It’s Mental Health Awareness Week this week, and with the current COVID-19 emergency affecting the way we live our daily lives, Bury has put together a comprehensive mental health support offer for residents of all ages.
Hosted by the Mental Health Foundation, Mental Health Awareness Week takes place from 18 – 24 May 2020. The theme this year is kindness, as kindness is prevailing during uncertain times.
Bury Council, the borough’s NHS and social care organisations and charities are stepping up to offer support to people experiencing mental health issues of all levels, utilising more telephone and online support during social distancing.
Bury Council is also expanding the role of its five Community Hubs. Residents are able to contact Community Hubs for help with food and medicine supplies if they are clinically vulnerable to COVID-19, and very soon this offer will be expanded to provide wider wellbeing support for everyone, including befriending support; self-help guidance and wellbeing materials available locally.
Coupled with support from further afield in Greater Manchester, and nationally, people are encouraged to come and take a look at the Council’s mental health and wellbeing webpage: bury.gov.uk/mentalwellbeing to see what’s available.
The health and wellbeing resource lists everything from self-help resources and text help for adults and young people, through to information about formal mental health services. And new help is set to come on-stream as the offer is adapted to meet need created by the pandemic.
Speaking ahead of Mental Health Awareness Week, Councillor Andrea Simpson, Bury Council Cabinet Member for Health and Wellbeing said: “The coronavirus outbreak has meant a lot has changed in our lives quickly. And the uncertainty many of us are feeling right now is quite overwhelming.
“Here in Bury the health and wellbeing of our residents is paramount, and mental health is just as important as physical as we face the situation in front of us.
“We want people to know they are not alone. Help is at hand. I’d urge anyone who is experiencing any level of mental health difficulty to take a look at our website to see if there’s something that might help you at this difficult time.”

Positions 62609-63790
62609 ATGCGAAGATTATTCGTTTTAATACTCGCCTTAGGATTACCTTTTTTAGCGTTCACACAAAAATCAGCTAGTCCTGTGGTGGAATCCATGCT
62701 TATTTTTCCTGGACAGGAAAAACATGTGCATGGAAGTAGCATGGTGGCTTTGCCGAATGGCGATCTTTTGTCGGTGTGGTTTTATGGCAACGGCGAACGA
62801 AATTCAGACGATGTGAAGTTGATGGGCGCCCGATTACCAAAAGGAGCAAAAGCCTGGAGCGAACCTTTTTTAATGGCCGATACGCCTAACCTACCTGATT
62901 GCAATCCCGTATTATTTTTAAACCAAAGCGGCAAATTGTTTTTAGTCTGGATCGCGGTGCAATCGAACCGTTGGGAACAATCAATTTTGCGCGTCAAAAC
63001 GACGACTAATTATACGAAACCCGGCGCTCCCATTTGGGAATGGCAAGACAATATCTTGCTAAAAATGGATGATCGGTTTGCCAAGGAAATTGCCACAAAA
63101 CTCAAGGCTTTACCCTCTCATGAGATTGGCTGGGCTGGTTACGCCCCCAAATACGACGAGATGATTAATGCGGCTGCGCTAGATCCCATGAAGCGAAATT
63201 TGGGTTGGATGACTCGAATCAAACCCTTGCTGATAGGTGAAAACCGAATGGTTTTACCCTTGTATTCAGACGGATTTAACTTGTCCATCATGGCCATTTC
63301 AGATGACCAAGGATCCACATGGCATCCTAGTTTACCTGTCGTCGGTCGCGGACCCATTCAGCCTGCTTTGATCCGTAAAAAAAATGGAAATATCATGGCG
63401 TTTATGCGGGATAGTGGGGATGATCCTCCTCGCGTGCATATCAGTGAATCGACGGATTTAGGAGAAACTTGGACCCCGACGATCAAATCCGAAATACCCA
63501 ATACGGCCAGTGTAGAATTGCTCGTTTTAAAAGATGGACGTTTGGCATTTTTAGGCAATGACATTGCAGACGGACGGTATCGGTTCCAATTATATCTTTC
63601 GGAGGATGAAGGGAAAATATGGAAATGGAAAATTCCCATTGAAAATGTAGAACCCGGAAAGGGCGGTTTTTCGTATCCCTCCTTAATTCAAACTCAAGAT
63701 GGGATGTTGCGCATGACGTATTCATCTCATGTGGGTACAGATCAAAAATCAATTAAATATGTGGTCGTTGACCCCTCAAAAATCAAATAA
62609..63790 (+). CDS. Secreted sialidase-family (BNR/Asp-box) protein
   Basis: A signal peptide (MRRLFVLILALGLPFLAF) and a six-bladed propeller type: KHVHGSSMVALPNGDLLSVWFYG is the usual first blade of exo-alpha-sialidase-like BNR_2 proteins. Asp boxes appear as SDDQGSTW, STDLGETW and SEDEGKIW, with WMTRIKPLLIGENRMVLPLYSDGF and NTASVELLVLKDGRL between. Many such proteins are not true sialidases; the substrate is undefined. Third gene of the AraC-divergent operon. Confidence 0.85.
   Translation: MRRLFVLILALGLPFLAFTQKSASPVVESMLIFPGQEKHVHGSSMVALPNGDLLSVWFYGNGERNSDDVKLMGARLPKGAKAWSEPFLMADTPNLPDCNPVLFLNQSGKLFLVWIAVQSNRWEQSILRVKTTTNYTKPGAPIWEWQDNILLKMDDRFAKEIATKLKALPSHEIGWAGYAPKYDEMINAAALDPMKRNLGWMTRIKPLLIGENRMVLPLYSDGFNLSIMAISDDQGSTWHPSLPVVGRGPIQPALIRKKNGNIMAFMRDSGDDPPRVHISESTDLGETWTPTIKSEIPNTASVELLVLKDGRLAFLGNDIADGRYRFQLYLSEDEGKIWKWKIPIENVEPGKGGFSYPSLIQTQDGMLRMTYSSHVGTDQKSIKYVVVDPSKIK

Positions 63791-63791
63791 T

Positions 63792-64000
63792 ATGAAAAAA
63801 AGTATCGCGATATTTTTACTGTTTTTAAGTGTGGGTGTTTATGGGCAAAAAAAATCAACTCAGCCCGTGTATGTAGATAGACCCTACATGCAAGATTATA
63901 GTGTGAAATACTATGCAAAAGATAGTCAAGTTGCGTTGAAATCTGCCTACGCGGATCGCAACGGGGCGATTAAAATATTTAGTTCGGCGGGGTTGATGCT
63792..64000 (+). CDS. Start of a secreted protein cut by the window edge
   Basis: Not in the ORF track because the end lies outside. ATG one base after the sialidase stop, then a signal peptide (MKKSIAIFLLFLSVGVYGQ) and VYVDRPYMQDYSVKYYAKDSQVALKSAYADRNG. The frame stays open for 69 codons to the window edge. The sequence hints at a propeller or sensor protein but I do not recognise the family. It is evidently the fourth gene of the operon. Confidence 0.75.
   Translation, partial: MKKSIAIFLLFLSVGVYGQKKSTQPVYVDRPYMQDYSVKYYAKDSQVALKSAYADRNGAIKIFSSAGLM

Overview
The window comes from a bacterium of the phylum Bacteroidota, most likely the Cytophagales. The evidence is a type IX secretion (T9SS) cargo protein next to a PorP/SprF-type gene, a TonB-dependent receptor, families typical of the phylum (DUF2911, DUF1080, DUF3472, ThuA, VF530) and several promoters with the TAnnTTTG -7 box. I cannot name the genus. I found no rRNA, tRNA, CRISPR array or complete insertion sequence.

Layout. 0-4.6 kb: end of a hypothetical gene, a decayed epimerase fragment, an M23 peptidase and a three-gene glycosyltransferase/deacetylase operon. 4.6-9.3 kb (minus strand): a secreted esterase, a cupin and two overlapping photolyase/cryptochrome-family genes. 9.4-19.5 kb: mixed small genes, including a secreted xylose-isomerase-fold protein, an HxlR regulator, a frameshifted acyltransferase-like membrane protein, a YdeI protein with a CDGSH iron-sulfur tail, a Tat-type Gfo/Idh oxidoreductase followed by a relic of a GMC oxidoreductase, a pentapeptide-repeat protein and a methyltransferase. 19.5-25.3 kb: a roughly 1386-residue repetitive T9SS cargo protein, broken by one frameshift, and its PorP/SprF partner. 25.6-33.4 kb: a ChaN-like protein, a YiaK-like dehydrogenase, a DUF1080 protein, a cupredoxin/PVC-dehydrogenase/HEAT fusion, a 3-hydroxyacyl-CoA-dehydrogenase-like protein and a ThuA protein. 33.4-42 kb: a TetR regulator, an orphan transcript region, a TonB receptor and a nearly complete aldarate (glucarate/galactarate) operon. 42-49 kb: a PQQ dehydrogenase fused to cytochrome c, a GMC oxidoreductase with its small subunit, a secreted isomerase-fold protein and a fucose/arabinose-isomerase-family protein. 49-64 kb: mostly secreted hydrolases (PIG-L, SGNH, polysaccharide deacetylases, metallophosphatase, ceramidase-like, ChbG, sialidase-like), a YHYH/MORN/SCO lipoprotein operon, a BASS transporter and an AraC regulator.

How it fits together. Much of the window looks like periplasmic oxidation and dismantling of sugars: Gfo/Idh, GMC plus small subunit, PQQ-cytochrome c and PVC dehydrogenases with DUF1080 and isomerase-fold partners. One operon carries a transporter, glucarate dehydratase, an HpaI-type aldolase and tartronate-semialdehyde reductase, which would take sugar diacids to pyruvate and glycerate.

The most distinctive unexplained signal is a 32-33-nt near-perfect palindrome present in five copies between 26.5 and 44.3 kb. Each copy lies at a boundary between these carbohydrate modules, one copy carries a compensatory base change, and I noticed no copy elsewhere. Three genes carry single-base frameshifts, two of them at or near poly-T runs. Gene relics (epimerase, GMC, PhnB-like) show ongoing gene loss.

Dr. Daniel Cooke, GP and NHS Bury CCG Clinical Director, said: “With everything that’s going on, it’s natural that this may cause people to feel worried or anxious, lonely or frustrated.
“There are some simple things you can do to help you take care of your mental health and wellbeing. It’s important to still connect with people over the phone or by video call. Make sure you talk about your worries and find time to do things you enjoy.
“And if you feel you need some extra support, there are all sorts of options in place for people in Bury, and while many of them can’t be face-to-face at this time, we have some fantastic online, telephone and text services that can make a real difference.”
Pennine Care, which provides mental health support services, has set up a 24 hour helpline for existing service users and carers experiencing difficulties.
Dil Jauffur, Associate Director at Pennine Care NHS Foundation Trust said: “We know that people may be experiencing increased distress or anxiety at this current time. There is a lot of helpful advice, apps and online programmes available which can support your mental health and wellbeing. “In Bury we continue to provide a range of mental health services and have introduced video and telephone consultations so we can maintain social distancing guidelines. To support our service users and carers we have also launched a new 24 hour helpline service. Run by a team of experienced mental health professionals, the service will make it quicker and easier for our known service users to get the right support and advice at this difficult time.” Find details of what’s available at: bury.gov.uk/mentalwellbeing
You can also access help through Pennine Care’s website: www.penninecare.nhs.uk/coronavirus